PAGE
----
“O’zapft is!” might have been today’s most anticipated term for every Munich-ian, as it rings in our town’s most loved season: It’s Oktoberfest time again. At 12 o’clock AM mayor Christian Ude taps the first keg with these famous Bavarian words, accentuated by loud cannon shots and heavy applause. So for the next 18 days we’ll be happily feeding the stereotype that Bavarians run around in leather pants and Dirndl at all times ;) Actually, you’ll see them everywhere not just at the Oktoberfest, you can even find locals going to work in full armor! Probably just for convenience – saving an extra hour (for changing clothes) and heading straight from work to the Wiesn.
Except for a brief time-out due to war, the Oktoberfest has been celebrated year after year, for almost 200 years now. The tradition of Oktoberfest was established 1810 with the commemoration of the marriage between Crown Prince Ludwig (later King Ludwig I) and Princess Therese of Sachsen-Hildburghausen. To honor the princess, the location/field was named after her: Theresienwiese or simply “Wiesn”. The entire area covers approximately 42 hectare on which 14 large beer tents, as well as lovely nostalgic rides and food booths share space with the latest high-tech-neck-breaking roller coasters.
What began as a happy royal party -no pun intended-, today became a mega event with Munich’s major breweries sponsoring the event. Although horse races were eventually abandoned, many characteristics of the early Oktoberfest celebrations have been retained, if not expanded.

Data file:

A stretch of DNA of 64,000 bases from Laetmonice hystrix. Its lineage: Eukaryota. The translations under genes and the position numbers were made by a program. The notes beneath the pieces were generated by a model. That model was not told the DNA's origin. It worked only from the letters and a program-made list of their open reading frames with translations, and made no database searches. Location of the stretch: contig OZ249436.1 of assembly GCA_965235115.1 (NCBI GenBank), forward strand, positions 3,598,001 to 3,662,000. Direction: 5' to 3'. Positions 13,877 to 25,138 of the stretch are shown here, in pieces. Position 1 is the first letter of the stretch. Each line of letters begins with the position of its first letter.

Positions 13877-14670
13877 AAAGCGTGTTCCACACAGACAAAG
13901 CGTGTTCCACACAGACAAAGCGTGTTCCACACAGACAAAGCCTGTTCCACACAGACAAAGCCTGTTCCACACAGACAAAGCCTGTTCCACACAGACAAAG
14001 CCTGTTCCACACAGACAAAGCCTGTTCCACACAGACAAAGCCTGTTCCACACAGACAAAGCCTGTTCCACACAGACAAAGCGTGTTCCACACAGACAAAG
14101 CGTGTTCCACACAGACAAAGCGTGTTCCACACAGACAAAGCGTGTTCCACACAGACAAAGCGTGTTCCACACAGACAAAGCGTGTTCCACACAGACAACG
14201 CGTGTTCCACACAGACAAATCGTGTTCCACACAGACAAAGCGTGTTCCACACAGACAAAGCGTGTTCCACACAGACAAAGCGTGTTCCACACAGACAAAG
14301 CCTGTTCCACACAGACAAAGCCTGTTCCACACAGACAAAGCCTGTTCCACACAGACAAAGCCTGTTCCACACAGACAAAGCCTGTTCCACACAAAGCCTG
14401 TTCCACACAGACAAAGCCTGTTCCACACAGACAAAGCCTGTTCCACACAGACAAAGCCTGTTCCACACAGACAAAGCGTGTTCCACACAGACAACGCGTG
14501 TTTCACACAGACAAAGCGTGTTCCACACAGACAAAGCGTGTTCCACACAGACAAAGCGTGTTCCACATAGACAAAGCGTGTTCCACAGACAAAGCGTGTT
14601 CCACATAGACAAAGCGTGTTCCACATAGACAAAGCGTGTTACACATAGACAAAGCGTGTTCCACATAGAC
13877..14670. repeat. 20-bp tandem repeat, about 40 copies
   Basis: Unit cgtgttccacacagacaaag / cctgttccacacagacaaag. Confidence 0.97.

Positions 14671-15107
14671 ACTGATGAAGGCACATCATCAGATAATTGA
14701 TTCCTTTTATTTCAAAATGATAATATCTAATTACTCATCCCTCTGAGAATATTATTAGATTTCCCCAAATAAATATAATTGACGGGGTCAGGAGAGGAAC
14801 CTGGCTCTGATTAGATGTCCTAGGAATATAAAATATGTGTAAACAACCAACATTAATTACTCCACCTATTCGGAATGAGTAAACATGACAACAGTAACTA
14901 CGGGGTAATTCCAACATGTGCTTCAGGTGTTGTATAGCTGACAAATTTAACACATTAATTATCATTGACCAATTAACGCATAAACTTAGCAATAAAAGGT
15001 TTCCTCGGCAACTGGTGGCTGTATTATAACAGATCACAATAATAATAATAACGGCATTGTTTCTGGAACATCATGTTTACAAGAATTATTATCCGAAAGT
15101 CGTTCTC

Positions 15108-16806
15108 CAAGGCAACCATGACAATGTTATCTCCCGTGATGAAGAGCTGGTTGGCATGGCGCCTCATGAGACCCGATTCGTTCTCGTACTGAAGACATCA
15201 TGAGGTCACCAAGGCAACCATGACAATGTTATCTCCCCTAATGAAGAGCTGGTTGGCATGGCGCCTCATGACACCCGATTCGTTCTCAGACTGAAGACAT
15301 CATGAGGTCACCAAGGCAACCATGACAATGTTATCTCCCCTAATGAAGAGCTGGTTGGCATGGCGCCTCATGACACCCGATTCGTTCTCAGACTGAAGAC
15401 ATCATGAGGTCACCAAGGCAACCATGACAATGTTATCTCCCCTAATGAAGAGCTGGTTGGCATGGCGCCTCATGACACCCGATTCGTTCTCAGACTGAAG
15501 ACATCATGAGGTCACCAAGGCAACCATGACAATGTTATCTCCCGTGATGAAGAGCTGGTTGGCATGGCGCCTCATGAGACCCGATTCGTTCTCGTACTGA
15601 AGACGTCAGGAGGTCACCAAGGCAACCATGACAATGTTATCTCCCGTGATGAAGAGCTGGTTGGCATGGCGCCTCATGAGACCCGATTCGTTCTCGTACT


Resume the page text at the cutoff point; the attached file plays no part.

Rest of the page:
Today’s pictures were taken during the grand parade of the Oktoberfest landlords and breweries with which the festival opens. Highlights of the parade are certainly the big wagons (mostly carriage and fours/sixs) with all the beer barrels, accompanied by various marching bands.
Up to 6 million visitors are expected this year, packed into huge beer halls and consuming over 5 million liters of beer. Speaking of which, the beer brewed for the occasion is both darker and stronger (~6% vs. ~4.8% alcohol by volume) and on top tastes even better (I think). Oh and yes it is more expensive, too. Between €6.95 and €7.50 for a Mass (= one liter).
In case you’re wondering why the name Oktoberfest if it starts in September, the explanation is simple: the weather! At the end of September Bavaria often has nice late summer weather, hence the early start. On a final note (for now), if you’re at a loss for what to eat, check out our favorites: Brathendl (roast chicken) & Steckerlfisch (fish on a stick).
A few hints and tips:
No need to nick a beer stein, they actually sell them, too. Security usually has little sense of humor and you may be fined up to 50 EUR.
Staying past 8 PM can be fun but watch out for flying beer steins – people tend to get crazy after too much alcohol.
If you take your kiddo to the festival, don’t bring your buggy on Saturdays or after 6 PM, they are not permitted due to “heavy traffic”.
Plan extra time for logistics, even public transportation is maxed out those days.
The popular tents tend to close their doors soon (no access in the evenings): either go there early, or make sure you have made proper reservations.
The 14 tents have different target audiences, some are frequently visited by gourmets and/or celebrities (like Käfers Wies’n-Schänke), others target especially young crowds (like Hippodrom). Find out more here.
A few more links:
Official Oktoberfest Website
PS: Stay tuned for more Oktoberfest impressions – over the course of the next 17 days.